Willow rushed past the lifeless forms of the Circle, their haunting faces imprinting themselves onto her memory for a lifetime of nightmares to come. Heather and Penn were still reaching for one another, wounds continuing to ooze with blood long after the killing strike. The entire Lohstag family huddled together by their own fire, mother and father headless, children shedding tears of blood. It was too much. Willow fell to her knees and wretched, her body convulsing with sobs. She had grown up with these families. They were her brothers and sisters, her uncles and cousins. In the background, she heard the slaughtering continue.

Ren shouted to two other clan members, his words lost in the din of metal on bone, arrows through flesh, the keening of death. Willow thought she saw him trounce a bloodied mercenary, but the night shadows of trees were full of movement, concealing details.

The injured girl collected herself once more, dragging herself to her feet. The wagon she shared with Hepsebah was set apart from the others, fifty paces from the inner circle. Willow’s bare feet caught in the brush and threatened to throw her to the soil time and again as she plowed blindly to her last hope. Three bloodied men in red and black robes descended the humble wagon’s steps, grinning with malice.

“No!” Willow screamed.

The men turned in time to see a ragged girl in a torn cloak step out of the trees, a broken bolt protruding from her flesh, and a look of anger that would make blood turn to frost, had they not purged themselves of such human vulnerabilities decades before. “Gentlemen,” their leader tilted his head, “I believe we owe our trespass to this young lady.”

“You murderous bastards!” her cries swarmed from her mouth and buried themselves deep in the soil, tree roots and bedrock trembling with the force. The Queen’s Men braced themselves against the shaking earth. “You killed them,” her voice quieted. Willow knew Hepsebah was gone. She felt the cold of death creep into her bones and settle in her ribs, numbing her physical pain. Her body calmed, her muscles relaxed, and a girlish smile teased the corners of her mouth.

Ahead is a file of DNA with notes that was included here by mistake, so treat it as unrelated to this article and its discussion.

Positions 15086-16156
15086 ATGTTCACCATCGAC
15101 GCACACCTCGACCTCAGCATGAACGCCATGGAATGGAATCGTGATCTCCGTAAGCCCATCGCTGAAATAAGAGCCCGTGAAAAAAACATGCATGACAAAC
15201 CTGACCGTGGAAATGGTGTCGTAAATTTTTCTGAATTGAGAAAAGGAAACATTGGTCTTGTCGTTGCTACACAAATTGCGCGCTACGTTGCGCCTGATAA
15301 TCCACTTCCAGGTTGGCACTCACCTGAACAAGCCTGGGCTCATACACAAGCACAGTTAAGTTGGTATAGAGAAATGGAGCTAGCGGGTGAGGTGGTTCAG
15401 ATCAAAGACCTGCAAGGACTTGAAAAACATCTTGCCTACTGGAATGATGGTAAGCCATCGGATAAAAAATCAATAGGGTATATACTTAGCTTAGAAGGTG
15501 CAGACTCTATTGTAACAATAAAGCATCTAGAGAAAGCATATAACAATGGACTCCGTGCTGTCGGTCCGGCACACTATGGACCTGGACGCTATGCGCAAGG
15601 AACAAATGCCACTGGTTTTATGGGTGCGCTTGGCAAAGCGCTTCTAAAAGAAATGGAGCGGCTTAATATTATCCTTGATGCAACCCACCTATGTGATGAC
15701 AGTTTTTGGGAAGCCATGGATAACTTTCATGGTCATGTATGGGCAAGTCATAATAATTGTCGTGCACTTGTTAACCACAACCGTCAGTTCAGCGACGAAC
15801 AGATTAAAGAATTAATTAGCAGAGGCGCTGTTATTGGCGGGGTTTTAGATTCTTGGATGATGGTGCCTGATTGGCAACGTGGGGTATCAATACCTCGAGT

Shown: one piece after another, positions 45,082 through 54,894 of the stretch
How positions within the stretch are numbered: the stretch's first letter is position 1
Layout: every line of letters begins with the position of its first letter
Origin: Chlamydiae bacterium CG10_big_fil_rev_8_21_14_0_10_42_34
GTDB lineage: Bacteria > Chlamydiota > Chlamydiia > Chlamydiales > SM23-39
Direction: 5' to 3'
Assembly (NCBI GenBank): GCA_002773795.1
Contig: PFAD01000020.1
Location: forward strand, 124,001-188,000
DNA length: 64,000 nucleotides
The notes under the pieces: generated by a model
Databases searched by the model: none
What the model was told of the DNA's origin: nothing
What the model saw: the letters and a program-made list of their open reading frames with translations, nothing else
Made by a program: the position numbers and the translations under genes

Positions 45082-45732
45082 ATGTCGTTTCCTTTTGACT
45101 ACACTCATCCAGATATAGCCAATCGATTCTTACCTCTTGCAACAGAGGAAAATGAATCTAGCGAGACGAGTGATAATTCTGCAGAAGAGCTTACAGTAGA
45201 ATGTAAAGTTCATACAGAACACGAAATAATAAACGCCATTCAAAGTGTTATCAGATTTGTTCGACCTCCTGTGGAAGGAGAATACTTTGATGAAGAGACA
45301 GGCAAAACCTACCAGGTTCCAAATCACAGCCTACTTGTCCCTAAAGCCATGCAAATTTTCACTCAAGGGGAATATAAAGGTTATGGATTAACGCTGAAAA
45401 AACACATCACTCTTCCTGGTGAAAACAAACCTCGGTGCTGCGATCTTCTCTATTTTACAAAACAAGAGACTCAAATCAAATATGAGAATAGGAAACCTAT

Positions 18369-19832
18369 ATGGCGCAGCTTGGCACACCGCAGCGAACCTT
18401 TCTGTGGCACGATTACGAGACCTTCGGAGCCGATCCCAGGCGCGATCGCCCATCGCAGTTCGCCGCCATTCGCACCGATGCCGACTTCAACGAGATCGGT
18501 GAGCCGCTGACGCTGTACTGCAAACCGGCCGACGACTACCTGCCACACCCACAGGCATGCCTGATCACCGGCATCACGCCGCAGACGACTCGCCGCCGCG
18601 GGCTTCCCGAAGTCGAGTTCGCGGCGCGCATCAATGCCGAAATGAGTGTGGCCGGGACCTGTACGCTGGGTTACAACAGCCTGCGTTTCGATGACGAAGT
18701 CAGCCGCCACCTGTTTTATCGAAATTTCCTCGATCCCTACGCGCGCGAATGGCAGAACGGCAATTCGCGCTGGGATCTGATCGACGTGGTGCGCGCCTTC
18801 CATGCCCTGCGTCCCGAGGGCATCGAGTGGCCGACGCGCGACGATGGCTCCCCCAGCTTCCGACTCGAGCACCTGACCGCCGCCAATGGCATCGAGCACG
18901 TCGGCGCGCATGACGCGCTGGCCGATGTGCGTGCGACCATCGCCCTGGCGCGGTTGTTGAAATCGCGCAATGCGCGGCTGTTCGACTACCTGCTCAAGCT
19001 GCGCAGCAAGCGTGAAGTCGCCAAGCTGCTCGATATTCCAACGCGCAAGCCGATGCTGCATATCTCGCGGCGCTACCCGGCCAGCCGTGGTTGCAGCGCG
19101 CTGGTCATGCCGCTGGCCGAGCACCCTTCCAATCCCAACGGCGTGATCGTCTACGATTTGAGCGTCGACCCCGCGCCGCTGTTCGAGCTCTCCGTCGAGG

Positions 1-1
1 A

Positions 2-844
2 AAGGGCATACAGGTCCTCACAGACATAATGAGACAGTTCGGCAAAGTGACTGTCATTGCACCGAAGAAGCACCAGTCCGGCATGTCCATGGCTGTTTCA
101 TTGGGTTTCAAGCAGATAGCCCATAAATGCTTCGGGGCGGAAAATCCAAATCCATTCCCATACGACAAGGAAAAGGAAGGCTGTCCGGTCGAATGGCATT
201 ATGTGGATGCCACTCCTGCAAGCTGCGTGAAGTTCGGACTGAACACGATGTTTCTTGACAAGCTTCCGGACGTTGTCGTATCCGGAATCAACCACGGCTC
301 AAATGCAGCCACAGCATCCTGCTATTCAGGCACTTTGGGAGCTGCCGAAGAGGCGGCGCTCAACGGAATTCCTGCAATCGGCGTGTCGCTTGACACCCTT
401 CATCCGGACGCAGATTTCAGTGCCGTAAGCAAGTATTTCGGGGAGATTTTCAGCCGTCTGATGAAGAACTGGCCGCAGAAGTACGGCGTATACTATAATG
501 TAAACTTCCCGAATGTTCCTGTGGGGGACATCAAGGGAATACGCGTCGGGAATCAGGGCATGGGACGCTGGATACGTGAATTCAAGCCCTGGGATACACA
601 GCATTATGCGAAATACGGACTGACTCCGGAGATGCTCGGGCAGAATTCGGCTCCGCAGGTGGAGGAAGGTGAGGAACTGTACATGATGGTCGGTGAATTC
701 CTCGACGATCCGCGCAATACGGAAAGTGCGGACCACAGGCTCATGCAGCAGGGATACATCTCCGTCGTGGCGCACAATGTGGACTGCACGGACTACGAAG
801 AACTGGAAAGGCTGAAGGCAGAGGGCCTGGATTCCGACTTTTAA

The Queen’s Men, masters of their dark power, circled the young woman, easy prey for hungry beasts. Grey, drawn faces, willingly infested with the gruesome byproduct of their evil wont, examined their next victim. Red serpent tongues flicked in and out, tantalized by the potency of fresh power, untamed, unkempt, and only held back by a slight, feminine form which teased at their lecherous minds and loins. “She smells delightful," the tallest bowed to his elder, the action a mockery of a genteel lord at a banquet in his honor, his speech both delicate and precise.

“Quite right,” another agreed as they waltzed. “Far more moist than the last.”

“And such power,” chimed in the next.

Willow stood, watching the carousel of black sorcery spin about her. It was comical. She nearly laughed. Let them come, she chuckled, delirious with untapped grief. Fire churned in her belly, growing stronger until her palms broke out in a cool sweat and her stomach lurched. The infant tucked in her cloak began to howl. It was an unearthly bellow, dousing the roaring flames that consumed the camp. The bonfire guttered and died, embers smoldering in the blanket of dark that fell.

The redhead swallowed, choking back the heat as it rushed and coursed through her shaking body. “My death is a fair price for yours,” she mumbled, eyes losing focus. The magic boiled under her skin, desperate to taste fresh air. There was a moment of regret before she let go, a moment of sorrow for the innocent child at her breast, and a fevered hunger to see Tara again. Then it was gone, and a fury that shook the gates of hell burst forth, engulfing everything within close range of the gypsy girl.


__________________________________________________________________


My left arm for a sword, Tara scowled as another mercenary plowed into her, a jagged knife shard in his hand. She dodged him easily, ducking and tossing him with her shoulder. He landed in a heap behind her, head cracked open on a protruding rock. Three more charged at her, bloody swords and daggers raised.

Tara had tracked them into the forest since late evening, aware that the safety of the Circle was in dire jeopardy. They crossed the border of the camp just after midnight. That was when the Southlander began picking the hunters off from the rear. Her first steps into the Circle landed in pools of blood.

Though trained and rugged from years of service in the Drylands, the bounty hunters were no match for Tara’s speed and quiet skill. The only sound to escape her was the rhythmic breathing of her methodical efforts.